In vivo studies are the most accurate methods of determining the impact of specific colloidal delivery systems on the bioavailability of food and beverages infused with cannabis. In these studies, the levels of cannabinoids and their metabolites are measured in the bloodstream, urine, and/or feces over time. Despite their accuracy, animal and human studies are rarely used to test bioavailability of cannabinoids because of their high cost, lengthy timelines, government oversight, potential safety issues, and ethical concerns. Most of the pharmacokinetic (PK) studies are conducted by university and cost approximately $50,000 for animal studies and $150,000 for human studies in USA. You will have to wait 6 months (animal) to 1 1/2 years (human) for the results, but the majority of PK studies do not provide any insights into the physicochemical and structural mechanisms of functional product formulations including but not limited to:
Le Herbe prefers to focus on physicochemical and structural mechanism in vitro and so should you. It is our opinion that the current in vivo approach in USA is not worth the price and frankly a waste of time. Small businesses like Le Herbe have hundreds of formulations. If we tested the traditional route, in vivo, on each one of our formulations then we would be out of business. Plus, formulations change over time so the current study you have a few years ago is not relevant today.
Decades of research have considerably advanced understanding of the critical anatomical, physiological, and formulation factors that control oral bioavailability. This insight enables the whole digestive process to be mathematically modeled. The main outcome of this kind of mathematical model would be the ability to simulate digestion in vitro and thus defer in vivo. The most widely used in vitro digestion method for monitoring the gastrointestinal fate of foods is the standardized INFOGEST method, which is the result of the harmonization of different methods by an international consortium . This method is based on passing a sample through mouth, stomach, and small intestine conditions designed to simulate the human gut (Figure 16). The data is analyzed and the formulation can be adjusted quickly... in as little as 1 day.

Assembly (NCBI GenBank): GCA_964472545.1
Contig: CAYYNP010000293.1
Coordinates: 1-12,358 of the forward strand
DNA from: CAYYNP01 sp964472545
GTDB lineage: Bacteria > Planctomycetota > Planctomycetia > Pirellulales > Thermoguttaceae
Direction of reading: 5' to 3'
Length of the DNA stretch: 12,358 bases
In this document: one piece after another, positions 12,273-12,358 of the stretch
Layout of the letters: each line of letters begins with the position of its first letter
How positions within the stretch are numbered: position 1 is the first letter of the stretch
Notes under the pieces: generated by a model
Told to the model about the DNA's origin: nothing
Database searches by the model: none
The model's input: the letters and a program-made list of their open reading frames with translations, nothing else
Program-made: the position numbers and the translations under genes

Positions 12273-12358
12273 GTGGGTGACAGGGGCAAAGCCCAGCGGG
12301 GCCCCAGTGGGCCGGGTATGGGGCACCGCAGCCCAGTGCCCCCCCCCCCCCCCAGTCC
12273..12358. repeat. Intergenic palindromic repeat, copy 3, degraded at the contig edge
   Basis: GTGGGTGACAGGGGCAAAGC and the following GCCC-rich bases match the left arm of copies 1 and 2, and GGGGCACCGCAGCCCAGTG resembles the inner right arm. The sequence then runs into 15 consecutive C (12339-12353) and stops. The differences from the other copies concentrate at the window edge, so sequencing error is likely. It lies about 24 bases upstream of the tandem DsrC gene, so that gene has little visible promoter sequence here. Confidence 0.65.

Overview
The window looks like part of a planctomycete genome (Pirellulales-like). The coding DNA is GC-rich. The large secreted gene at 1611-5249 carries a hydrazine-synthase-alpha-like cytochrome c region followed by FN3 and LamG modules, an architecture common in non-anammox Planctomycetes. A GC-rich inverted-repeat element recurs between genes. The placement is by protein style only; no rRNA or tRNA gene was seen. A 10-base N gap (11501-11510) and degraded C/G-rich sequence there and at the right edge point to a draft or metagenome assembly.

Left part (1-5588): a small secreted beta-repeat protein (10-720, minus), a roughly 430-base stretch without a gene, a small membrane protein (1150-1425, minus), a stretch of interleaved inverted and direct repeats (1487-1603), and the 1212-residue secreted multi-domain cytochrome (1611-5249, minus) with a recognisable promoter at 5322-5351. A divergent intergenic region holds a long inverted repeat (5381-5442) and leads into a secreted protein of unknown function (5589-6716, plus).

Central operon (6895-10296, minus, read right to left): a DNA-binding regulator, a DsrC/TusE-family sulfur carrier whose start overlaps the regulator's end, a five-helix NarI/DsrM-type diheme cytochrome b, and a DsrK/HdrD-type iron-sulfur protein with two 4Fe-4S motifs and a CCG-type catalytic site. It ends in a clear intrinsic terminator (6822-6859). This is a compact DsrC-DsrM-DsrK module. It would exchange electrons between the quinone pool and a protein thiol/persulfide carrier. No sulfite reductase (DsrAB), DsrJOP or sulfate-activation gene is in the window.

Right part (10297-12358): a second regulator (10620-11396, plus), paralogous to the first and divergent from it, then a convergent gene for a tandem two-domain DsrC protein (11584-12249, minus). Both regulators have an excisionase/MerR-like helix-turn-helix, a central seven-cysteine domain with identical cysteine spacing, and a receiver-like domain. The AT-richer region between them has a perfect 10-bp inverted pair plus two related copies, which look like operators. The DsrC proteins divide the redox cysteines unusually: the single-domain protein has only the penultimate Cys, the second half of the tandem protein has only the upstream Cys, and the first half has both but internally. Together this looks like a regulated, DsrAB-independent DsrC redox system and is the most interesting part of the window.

Le Herbe’s cannabis powder is dispersed in water to form a nanoemulsion (Figure 16). The simulated saliva fluid (SSF), simulated gastric fluid (SGF) and simulated intestinal fluid (SIF) for in vitro digestion are prepared with reference to the INFOGEST consensus protocol . A general overview of these methods are given here, but Le Herbe offers consulting services to help with implementation.
The initial sample is mixed with SSF (1:1 v/v) and incubated for 2 min in a mechanical shaking device to simulate mouth conditions at a speed of 100 rpm (Model 4080, New Brunswick Scientific, New Brunswick, NJ, USA).
The sample from the mouth phase is then mixed with SGF (1:1 v/v) and incubated under shaking at pH 3.0 for 2 hours to simulate stomach conditions.
The sample from the stomach phase is then mixed with SIF (1:1 v/v) and incubated at pH 7.0 for 2 additional hours.
The release of the free fatty acids (FFA) is measured using a pH-stat method and calculated from the amount of NaOH needed for titration (907 Titrando, Metrohm USA Inc., Hillsborough, FL, USA).
After digestion, the separation of the lipid phase, micelle phase and sediment phase is achieved by centrifugation of the small intestine sample for 50 min at 18,000 rpm (Sorvall Lynx 4000 centrifuge, Thermo Scientific, Waltham, MA, USA). The bioaccessibility and bioavailability potential of the bioactive compound is determined by measuring the cannabinoid concentration and applying equations (Eq. 1, 2).